Tuesday, November 22, 2011


I wanted to use hare; the chocolaty, rich hare ragu with papparadelle I'd eaten at Polpetto earlier this month was so good it slotted in right at the top of my Must Replicate list. This one was smooth, thick, and got the saliva hopping and jumping on the taste buds. Not one hair, bone or tooth in sight. Got to have it again...

Not that simple. As it turns out you have to be quite an efficient little bunny to get your hands on a hare, or indeed its meat. 'A few days to get it in' said the butcher. And the next, and the next.

Waiting a few days wasn't too much of a problem - 3 days would allow me to come up with the perfect recipe - but I had to feed people that night. If the result were anything like Polpetto's I'd want to share it with friends and a good deep, musty red wine. 3 days later it'd be just me and a lot of meat to freeze.

The butchers did, however, have wild rabbit - not as juicy or rich but a good enough compromise to play with. This recipe is not really a ragu - that'll have to wait for the hare - but it's great recipe for converting rabbit haters (or are they lovers?).

It's wild rabbit for a start - not a domestic pet pinched from some old lady's garden - and it's mixed with enough spice and wine to convince friends to replicate it.

Until they get back home to darling Fluffy.


serves 4-6

6 streaks pancetta, chopped

1/2 white onion, finely chopped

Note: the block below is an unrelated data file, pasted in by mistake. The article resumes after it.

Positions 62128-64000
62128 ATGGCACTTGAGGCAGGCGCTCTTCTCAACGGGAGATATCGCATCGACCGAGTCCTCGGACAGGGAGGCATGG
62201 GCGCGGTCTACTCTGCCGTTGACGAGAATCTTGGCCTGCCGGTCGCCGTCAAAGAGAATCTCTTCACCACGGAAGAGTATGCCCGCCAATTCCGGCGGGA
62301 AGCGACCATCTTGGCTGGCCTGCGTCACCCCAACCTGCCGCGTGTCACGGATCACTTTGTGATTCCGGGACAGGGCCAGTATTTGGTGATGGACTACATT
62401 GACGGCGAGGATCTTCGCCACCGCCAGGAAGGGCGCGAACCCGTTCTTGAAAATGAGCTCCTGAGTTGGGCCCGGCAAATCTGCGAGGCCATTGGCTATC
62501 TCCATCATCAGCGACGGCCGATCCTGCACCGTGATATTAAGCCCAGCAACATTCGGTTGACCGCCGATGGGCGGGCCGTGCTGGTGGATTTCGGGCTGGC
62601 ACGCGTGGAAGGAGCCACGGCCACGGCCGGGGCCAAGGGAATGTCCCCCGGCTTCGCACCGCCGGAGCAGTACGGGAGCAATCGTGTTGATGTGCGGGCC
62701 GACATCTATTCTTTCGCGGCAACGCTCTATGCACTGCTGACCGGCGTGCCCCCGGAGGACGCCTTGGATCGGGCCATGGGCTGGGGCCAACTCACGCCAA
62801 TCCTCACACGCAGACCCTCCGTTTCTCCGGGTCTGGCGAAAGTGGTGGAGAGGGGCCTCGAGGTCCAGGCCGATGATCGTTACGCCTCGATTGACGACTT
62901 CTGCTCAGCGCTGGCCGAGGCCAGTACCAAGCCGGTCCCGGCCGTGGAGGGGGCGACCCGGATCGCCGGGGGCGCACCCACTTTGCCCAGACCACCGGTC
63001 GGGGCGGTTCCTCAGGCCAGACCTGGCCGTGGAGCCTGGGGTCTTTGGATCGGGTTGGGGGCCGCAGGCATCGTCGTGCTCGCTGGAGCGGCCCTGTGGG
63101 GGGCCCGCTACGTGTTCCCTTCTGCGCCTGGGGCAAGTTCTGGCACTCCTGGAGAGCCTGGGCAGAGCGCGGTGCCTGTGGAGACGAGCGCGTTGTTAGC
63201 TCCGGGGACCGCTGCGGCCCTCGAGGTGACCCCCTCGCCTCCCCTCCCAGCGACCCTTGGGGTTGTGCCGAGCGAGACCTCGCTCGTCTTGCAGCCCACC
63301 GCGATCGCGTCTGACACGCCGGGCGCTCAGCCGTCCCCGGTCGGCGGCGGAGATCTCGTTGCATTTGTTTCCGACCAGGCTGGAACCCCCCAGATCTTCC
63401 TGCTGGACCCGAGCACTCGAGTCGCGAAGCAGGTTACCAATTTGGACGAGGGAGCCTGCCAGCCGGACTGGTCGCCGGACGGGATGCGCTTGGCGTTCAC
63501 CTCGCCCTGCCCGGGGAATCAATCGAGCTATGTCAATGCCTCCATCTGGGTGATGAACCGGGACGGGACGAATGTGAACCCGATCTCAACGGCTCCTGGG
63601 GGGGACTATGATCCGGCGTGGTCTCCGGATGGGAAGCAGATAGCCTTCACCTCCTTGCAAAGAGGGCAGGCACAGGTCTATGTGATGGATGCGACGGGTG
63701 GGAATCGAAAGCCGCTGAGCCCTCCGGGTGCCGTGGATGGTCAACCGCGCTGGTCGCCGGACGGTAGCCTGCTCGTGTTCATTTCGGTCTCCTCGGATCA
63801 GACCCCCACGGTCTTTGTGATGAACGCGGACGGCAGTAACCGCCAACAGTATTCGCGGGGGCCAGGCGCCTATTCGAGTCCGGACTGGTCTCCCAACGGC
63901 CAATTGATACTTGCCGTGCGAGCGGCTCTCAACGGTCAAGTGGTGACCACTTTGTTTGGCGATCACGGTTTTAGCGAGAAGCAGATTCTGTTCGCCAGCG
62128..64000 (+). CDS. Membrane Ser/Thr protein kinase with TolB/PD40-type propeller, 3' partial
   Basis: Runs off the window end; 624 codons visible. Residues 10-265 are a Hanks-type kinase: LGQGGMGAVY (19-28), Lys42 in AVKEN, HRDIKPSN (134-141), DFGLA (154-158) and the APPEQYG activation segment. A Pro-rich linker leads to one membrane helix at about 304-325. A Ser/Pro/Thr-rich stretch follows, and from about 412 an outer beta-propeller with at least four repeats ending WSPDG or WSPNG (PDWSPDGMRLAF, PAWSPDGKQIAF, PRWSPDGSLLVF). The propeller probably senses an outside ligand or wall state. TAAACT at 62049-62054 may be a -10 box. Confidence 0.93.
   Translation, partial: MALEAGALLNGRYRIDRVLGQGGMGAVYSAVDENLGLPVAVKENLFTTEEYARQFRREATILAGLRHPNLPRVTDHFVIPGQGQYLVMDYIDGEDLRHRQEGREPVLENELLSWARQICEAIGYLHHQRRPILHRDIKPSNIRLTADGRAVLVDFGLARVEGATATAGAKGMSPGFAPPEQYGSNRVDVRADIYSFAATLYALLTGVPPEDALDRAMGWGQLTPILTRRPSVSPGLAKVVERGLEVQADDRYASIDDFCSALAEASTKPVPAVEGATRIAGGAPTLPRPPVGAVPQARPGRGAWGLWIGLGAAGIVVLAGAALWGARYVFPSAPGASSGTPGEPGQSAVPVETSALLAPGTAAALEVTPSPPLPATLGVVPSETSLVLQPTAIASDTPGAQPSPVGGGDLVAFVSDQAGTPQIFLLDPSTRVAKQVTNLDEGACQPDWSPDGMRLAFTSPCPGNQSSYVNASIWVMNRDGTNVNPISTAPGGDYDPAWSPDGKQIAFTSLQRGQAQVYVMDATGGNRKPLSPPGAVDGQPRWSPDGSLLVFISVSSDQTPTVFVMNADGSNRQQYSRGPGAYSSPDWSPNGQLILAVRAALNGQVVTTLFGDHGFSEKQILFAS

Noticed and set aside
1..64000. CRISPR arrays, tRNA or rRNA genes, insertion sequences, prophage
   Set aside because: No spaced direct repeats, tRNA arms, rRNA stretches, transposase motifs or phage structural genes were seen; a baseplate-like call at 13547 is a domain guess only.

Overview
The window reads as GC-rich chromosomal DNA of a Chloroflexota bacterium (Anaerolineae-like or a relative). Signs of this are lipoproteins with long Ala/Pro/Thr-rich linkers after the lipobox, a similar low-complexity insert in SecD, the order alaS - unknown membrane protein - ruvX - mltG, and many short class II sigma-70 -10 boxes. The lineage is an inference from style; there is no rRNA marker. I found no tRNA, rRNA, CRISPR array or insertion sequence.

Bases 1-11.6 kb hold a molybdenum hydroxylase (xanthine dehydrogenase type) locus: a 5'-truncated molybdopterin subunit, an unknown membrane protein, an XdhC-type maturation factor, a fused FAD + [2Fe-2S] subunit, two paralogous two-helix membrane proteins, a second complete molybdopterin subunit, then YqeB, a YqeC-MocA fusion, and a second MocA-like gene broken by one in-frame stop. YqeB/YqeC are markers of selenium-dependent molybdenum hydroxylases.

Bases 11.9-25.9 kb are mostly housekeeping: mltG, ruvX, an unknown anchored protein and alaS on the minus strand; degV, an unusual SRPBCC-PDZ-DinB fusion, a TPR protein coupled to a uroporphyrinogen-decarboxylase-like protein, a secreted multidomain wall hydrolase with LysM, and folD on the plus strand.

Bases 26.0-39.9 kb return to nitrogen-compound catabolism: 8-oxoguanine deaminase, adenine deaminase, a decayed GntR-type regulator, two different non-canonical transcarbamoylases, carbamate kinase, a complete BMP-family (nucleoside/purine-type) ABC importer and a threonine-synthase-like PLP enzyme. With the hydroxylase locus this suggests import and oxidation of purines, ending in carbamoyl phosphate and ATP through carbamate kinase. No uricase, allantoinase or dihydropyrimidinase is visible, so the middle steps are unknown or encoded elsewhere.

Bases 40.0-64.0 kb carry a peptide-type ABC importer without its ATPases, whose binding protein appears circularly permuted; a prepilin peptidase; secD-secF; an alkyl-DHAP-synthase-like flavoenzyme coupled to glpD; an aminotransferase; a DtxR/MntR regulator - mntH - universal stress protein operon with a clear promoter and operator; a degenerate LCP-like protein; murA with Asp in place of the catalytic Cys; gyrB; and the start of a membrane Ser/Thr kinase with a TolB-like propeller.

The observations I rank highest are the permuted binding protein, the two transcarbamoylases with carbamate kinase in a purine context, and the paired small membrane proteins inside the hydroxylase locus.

3 small carrots, peeled and roughly chopped

2 rabbits/ approx. 600g meat, boned and roughly chopped

1 1/2 glasses red wine

small bunch thyme

200ml chicken stock

200g tinned plum tomatoes

2 portobello mushrooms, sliced

1tsp medlar or redcurrant jelly

1/4 tsp cinnamon

1/4 hot red chilli, finely chopped

1 bay leaf

generous pinch salt

1 litre water

200g instant polenta

100g Parmesan, grated

bunch flat leaf parsley to serve, chopped (optional)

Fry the pancetta in a little olive oil until crisp. Add the onion and soften. Then add the carrots. Fry for another minute or so.

Now add the rabbit and fry on a medium heat until browned on the edges. (If you are cooking with more, you may want to do this in batches)

Turn up the heat and pour in the red wine. Bring to the boil, and reduce the liquid until the alcohol has burnt off. Add the stock, tomatoes, mushrooms, jelly, spices and herbs and allow to simmer for 1 1/2 - 2 hours.

Test for seasoning and keep warm while you make the polenta.

Bring the litre of water to the boil. When bubbling, pour in the polenta and immediately stir with a whisk. When it begins to thicken add a touch of salt and all of the Parmesan. Serve when thick and creamy, top with a spoonful of the rabbit and a garnish of parsley.


  1. YUM I love rabbit. I don't fancy boning it though so do you think that I could strip the meat off the bone once cooked?

  2. I'm sure you could - either would be fiddly but easily acheived. The longer you cook the rabbit, the easier it will be to take the meat from the bone. The bones will give it a good flavour too!